By Mark Weasley
In the summer of 2008, Manchester United made a huge statement of intent when we signed Dimitar Berbatov. The player had been a marquee player for Tottenham in the previous two years, and was supposed to form a formidable attacking force with Ronaldo, Rooney and Carlos Tevez. The Bulgarian endeared himself to Old Trafford faithfuls with his classy first touch, close control and ability to draw out defenders to free the other attackers. United won the league and League cup in his first season, but he was often criticized for his perceived lack of effort and willingness to fight for the team.
Many argued that it was his style but it went deeper than that. Here was a player that felt he was too good to add effort, and though his career has been good, yet he could have achieved much more had he put in more work to get better.
A former teammate at Fulham, Brede Hangeland claimed that Berbatov enjoyed being massaged even more than building up his fitness, and that he spent hundreds of hours undergoing treatment by a masseuse. He left Old Trafford after four hugely successful years that are filled with many memorable moments: the 5-goal haul against Blackburn and the memorable hat trick against Liverpool, yet there is a consensus feeling that he could have even being in the bracket of the world’s best players if he had put in the extra graft.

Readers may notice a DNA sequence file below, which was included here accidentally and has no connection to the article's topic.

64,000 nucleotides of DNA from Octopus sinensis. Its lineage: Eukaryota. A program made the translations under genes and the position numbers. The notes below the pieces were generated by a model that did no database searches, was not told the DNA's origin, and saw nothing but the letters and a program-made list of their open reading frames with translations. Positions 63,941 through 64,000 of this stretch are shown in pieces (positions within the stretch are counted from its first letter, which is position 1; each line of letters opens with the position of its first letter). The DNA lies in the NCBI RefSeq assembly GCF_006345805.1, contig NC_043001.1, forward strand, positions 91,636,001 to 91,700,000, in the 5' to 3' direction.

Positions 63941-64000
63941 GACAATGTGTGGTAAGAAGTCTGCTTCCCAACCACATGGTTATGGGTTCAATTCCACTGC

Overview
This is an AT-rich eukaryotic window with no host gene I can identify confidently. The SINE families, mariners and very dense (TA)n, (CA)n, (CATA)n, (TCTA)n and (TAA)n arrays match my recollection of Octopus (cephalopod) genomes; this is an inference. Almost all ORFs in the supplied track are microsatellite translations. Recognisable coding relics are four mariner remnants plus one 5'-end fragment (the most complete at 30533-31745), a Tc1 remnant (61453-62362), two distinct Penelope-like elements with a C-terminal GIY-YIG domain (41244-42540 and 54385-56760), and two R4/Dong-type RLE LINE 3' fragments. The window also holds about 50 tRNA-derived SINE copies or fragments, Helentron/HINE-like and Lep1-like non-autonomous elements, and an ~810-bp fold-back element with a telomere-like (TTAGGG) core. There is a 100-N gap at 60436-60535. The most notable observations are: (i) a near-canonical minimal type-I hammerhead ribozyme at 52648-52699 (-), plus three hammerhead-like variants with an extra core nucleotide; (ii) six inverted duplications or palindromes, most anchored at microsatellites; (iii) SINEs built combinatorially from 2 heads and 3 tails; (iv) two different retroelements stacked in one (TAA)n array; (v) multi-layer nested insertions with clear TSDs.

He is currently a free agent, as he last played for PAOK in the 2015/16 season, and has been touted a signing for some lower tier clubs in England. His talent has never been in doubt, and should still represent decent value for any Championship side even at 36.
Berbatov was a wonderkid at CSKA Sofia and then signed for Bayer Leverkusen, appearing in the club’s run to the Champions League final in 2002. A player who came on to the scene pretty early, his later career has been beset by allegations of burnout as in the case of teenagers who started playing at a very early age. The likes of Rooney and Torres also suffered the same fate and have looked nothing like how they played in their early years.
A record of 280 career goals in over 650 matches smacks of a player that was good, but he should call it quits. He has not played competitively for more than a year, instead featuring in testimonial matches and displaying those skills that made him world famous.
A popular saying goes, “Hardwork beats talent if talent fails to work hard”. For a player so ridiculously talented, effort should have made him way better. The younger ones should learn.